The Now & Then project

The Now/Then project examines where modern day products originate and how they affect our environmental footprint. These 24 products are explorations to show people where products come from and what a sustainable alternative might look like. What are the changes we can make today to make sure there will always be a tomorrow? This is a stepping off point for thinking: Every decision we make impacts the world around us.


There is a massive demand for paper around the world. For some high quality papers like cardstock, there are large amounts of waste during the manufacturing process.
After in-depth research on the paper making processes of Chinese xuan-paper and Japanese Washi, Fang & Yuan was inspired by the special texture of traditionally hand-made paper. This product simplifies the traditional paper making process, by eliminating the need for professional skills or of space-occupying equipment.
Prepare the paper pulp, stir, filter it & let it dry. Making a unique postcard is simple with Fang & Yuan.

The nettle is a surprisingly useful plant; it has properties similar to those of spinach and ginseng combined, such as an abundance of Vitamin A and Iron. So why don’t we make more use of it? If you have ever been stung by a nettle, you’re probably hesitant to get close to one again, but don’t let that stop you!
The Gentle Nettle Glove allows you enjoy this wonderful plant much more comfortably. Look around you, and you will see that the sparsest patch of grass could become your own little corner shop.
The glove is crafted from Swedish reindeer skin that protects your hand and the integrated mesh allows for ventilation, while the V-shaped blade helps you to break off the stems.

One of the main culprits of solid waste is product packaging; a material designed only to protect another product with no intention of being used after it has been unpacked. Paper, bubble wrap & co can only use re-used so often.
This linear and unnecessary material use has given rise to the Ceramic Packaging. Inspired by a Lund-based ceramicist this packing is intended for, but not limited to, protecting ceramics.
Ceramic Packaging uses two sturdy wooden frames, each wrapped in a web of elastic, which when combined by contact edges suspend and protect your valuable art works. Ceramic Packaging are practical for exhibition transports, and can even be used to display the product through the many ways the packaging’s structure can be assembled.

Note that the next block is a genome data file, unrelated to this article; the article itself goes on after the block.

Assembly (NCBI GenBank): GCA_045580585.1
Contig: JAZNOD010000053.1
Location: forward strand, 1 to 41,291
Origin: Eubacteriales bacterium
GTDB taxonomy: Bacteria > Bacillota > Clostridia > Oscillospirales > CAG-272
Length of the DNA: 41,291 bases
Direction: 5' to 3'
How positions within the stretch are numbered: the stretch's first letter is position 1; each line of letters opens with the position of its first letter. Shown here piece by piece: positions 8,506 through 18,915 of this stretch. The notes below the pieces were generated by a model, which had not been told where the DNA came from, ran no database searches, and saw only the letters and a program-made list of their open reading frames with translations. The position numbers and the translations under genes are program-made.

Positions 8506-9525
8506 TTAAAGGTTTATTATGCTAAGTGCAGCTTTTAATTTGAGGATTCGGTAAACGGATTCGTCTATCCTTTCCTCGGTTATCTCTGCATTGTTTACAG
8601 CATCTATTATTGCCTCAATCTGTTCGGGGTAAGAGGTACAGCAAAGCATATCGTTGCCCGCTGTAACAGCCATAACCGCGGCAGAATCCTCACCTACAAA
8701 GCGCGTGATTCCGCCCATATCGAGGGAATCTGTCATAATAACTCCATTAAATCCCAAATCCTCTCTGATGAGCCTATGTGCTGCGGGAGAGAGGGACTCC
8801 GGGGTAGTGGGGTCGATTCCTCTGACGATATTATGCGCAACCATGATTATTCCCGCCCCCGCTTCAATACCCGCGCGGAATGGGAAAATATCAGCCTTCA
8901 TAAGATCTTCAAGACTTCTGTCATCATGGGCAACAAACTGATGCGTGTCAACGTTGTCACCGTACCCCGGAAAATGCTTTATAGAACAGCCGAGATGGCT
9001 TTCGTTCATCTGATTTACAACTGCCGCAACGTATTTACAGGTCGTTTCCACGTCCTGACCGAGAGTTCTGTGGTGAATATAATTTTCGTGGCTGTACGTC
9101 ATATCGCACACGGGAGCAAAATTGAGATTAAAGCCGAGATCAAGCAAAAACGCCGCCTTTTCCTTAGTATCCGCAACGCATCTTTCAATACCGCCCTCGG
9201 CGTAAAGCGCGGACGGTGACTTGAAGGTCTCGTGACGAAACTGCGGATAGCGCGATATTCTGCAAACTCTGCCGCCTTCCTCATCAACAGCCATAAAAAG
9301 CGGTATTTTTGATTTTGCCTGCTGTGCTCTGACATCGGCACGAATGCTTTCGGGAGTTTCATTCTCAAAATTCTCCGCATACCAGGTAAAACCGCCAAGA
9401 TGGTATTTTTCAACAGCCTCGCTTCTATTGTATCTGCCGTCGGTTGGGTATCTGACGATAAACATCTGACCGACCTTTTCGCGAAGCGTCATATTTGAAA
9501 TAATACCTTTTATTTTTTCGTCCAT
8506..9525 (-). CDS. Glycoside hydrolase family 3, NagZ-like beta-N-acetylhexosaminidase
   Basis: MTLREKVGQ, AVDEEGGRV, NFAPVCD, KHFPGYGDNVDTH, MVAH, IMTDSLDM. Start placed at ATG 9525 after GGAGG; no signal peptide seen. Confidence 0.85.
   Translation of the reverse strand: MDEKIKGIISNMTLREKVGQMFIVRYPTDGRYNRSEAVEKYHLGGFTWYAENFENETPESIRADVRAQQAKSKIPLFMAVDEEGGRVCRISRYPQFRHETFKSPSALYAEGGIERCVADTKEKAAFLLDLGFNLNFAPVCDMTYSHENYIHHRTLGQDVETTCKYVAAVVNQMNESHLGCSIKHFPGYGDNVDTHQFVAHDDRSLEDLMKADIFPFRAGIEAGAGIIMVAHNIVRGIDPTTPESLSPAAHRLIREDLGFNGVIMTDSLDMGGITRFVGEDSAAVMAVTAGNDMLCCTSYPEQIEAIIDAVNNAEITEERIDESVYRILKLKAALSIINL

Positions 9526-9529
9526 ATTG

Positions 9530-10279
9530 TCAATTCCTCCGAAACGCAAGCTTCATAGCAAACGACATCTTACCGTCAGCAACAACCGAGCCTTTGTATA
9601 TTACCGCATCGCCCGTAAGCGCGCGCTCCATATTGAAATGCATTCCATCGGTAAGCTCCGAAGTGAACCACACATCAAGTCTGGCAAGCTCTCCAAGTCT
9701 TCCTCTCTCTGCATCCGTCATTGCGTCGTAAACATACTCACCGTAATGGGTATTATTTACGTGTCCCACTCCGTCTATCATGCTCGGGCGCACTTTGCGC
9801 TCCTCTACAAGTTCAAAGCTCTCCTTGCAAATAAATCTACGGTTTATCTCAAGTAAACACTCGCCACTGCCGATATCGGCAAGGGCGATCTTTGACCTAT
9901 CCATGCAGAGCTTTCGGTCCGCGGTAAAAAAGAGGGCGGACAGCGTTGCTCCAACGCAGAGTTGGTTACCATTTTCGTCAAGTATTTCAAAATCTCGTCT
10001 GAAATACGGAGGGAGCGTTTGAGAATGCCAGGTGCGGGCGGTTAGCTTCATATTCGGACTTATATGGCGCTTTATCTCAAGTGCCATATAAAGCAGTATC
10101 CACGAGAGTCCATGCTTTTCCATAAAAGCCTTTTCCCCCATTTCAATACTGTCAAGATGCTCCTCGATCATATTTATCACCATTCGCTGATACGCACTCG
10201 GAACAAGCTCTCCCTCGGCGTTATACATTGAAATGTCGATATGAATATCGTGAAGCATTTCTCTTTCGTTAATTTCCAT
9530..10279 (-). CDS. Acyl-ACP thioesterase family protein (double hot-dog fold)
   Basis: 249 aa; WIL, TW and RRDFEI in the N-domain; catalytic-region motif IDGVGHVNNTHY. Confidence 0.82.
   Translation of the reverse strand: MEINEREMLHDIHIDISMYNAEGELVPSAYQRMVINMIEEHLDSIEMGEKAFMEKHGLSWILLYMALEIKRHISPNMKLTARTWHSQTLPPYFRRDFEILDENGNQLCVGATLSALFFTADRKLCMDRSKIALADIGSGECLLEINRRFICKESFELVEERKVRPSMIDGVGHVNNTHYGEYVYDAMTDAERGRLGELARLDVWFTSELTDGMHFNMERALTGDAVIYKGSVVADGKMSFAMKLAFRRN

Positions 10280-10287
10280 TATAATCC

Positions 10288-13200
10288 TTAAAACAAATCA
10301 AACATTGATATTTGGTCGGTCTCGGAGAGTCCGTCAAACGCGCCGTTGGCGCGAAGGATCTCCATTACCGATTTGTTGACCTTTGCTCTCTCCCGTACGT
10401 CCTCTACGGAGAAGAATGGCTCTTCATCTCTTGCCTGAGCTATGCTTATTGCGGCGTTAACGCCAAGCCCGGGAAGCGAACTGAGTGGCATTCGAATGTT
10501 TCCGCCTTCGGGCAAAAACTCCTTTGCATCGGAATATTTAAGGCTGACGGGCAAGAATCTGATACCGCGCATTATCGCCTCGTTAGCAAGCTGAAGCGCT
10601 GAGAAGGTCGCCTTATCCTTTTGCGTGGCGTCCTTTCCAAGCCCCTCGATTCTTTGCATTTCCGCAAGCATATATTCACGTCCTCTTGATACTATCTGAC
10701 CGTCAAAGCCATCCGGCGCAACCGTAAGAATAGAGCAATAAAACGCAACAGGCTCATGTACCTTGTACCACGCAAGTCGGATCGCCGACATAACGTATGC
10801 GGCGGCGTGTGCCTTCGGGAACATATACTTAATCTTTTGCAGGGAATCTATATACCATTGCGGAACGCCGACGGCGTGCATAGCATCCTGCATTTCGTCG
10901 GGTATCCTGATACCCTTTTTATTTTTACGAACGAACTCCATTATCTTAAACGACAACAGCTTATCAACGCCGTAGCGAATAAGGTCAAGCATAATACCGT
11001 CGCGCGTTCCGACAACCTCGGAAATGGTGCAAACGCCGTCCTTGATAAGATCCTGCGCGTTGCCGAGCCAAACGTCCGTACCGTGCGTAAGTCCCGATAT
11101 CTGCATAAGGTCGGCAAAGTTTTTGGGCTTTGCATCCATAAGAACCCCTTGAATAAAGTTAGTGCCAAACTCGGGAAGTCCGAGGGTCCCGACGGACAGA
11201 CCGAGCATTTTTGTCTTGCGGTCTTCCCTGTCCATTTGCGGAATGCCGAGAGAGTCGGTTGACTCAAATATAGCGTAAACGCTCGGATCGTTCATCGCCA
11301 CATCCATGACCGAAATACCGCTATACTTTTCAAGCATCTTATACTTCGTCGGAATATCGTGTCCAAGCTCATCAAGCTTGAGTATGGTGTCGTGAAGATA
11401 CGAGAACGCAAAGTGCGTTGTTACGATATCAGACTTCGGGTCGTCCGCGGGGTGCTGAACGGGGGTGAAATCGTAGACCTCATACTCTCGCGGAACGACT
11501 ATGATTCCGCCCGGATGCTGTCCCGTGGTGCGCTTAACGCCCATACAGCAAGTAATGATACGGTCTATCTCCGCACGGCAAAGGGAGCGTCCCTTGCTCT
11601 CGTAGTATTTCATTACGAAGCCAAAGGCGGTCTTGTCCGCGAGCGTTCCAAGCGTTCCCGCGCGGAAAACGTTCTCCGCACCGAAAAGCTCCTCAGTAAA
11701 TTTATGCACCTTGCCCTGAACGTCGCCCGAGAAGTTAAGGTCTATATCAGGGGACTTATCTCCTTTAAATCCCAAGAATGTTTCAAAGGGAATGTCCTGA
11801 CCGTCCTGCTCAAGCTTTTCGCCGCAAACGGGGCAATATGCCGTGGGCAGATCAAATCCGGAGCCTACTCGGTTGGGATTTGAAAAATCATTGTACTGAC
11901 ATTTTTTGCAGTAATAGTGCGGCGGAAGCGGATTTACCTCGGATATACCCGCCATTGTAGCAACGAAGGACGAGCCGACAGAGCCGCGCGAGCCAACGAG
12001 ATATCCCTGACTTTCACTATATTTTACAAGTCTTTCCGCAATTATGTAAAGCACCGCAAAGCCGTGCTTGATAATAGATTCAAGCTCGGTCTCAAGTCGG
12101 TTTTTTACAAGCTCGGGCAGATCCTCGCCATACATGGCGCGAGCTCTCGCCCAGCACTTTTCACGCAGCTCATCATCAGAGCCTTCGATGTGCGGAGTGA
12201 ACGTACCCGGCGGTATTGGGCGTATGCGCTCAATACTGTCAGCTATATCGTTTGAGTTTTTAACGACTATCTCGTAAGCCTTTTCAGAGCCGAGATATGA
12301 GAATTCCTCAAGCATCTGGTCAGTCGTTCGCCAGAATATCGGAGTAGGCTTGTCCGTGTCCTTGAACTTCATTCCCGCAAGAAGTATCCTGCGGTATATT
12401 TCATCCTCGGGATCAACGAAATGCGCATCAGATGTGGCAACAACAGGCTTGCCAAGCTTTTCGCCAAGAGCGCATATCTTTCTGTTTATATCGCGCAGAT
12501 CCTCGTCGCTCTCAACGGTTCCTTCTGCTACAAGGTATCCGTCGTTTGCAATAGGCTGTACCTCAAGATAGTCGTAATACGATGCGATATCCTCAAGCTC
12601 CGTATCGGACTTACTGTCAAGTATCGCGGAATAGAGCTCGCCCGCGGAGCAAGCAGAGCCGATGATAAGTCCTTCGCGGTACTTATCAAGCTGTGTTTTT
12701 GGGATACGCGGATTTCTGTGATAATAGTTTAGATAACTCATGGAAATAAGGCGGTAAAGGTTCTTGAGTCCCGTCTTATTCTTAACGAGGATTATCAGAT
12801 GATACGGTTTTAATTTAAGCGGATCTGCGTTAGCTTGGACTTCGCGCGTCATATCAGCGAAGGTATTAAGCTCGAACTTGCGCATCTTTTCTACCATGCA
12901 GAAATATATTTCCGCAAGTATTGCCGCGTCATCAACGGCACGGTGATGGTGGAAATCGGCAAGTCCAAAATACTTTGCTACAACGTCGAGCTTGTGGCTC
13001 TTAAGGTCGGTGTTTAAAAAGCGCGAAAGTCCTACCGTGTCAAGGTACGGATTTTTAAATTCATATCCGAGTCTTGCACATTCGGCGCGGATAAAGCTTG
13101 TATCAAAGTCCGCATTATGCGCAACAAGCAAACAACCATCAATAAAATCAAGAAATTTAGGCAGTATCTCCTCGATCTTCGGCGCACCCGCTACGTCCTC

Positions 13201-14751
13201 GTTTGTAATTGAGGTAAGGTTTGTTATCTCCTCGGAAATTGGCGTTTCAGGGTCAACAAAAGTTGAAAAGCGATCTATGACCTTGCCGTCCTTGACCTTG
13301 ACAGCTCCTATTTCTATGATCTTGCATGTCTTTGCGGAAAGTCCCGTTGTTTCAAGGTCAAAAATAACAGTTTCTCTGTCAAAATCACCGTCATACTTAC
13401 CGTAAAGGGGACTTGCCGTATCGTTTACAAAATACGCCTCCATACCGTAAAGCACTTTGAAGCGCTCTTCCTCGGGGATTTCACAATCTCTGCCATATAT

Designed by Jingying Ma.

PALL is a stool composed only of natural materials: wood and a hemp rope. The individual parts can be easily disassembled and given back to nature without a negative impact on the environment.
Packaged flat, this product is easy to assemble: thread the rope through the legs, the seat top and the twisting cross according to the included instructions. Once the rope is threaded and tied as instructed, the last step is to give the stool its structural integrity. This is achieved by simply twisting the cross and locking it into the seating surface. The greater the tension the sturdier the construction. Now PALL is ready to go!
Designed by Viola Vallon

This concept is a suggestion to change our burial habits, specifically cremation, into a biodegradable system.
Funerals are stressful. Giving family members something they can hold on to can reduce stress levels, especially when it is a mini-urn, a tactile device that can help say goodbye during the service.
Each mini-urn holds a symbolic part of the ashes, is made from a different kind of wood, polished softly, and shaped to fit the form of our hands. Following the service all mini-urns are gathered in the lid of the main urn, which forms a shallow vessel, and the body is buried as a whole.
Designed by Lisa Merk

Water is an essential resource for life on earth, and unfortunately in some parts of the world it is scarce. Ewa is designed to collect water; it uses the principle of condensation to harvest humidity from the air around us.
Colder temperatures underground cool the surface of the container which water vapor then condensates on and the vertical wind turbine drives a fan that maximizes Ewa’s efficiency. It can be used where water isn’t safe for drinking, or where it’s limited to vital uses such as drinking and cooking.
The name Ewa is short for Earth, Water and Air – the vital elements for Ewa to work. It is also a reference to Eve – the creator of life.

Designed by Anton Nordenson

Before the invention of the coffee machine, people drank “slow coffee”. Today, people most commonly drink coffee made by a machine. The way we drink coffee is quite linear; using single-use filters and paper cups is an unnecessary consumption of paper resources.

Slow Coffee Table provides a space to make coffee in the traditional way, making the preparation process more like a ceremony. Most importantly, the preparation here is cyclic. A metal coffee filter is used instead of a paper filter, the rinser under the faucet makes cleaning more convenient and thus encourages the use of reusable cups. Slow Coffee Table also contains a collection container for coffee grounds, which can be composted.

Designed by Ruoxi Zeng

Nowadays, chemical pigments and dyes are used in most printing and coloration applications. Anything from clothing to packaging to the food we eat can contain chemical dyes that are toxic or harmful to us, our ecosystems or the environment. We flush them into our wastewater, they leach into groundwater through improper disposal, or are dumped into natural water systems for lack of better water treatment.
Plant Ink brings the traditional process of ink making into the 21st century. In this simple step-by-step process, it encourages the use of natural dyes found in one’s immediate surroundings to make an ink like no other.
Designed by Xiaoru Chen

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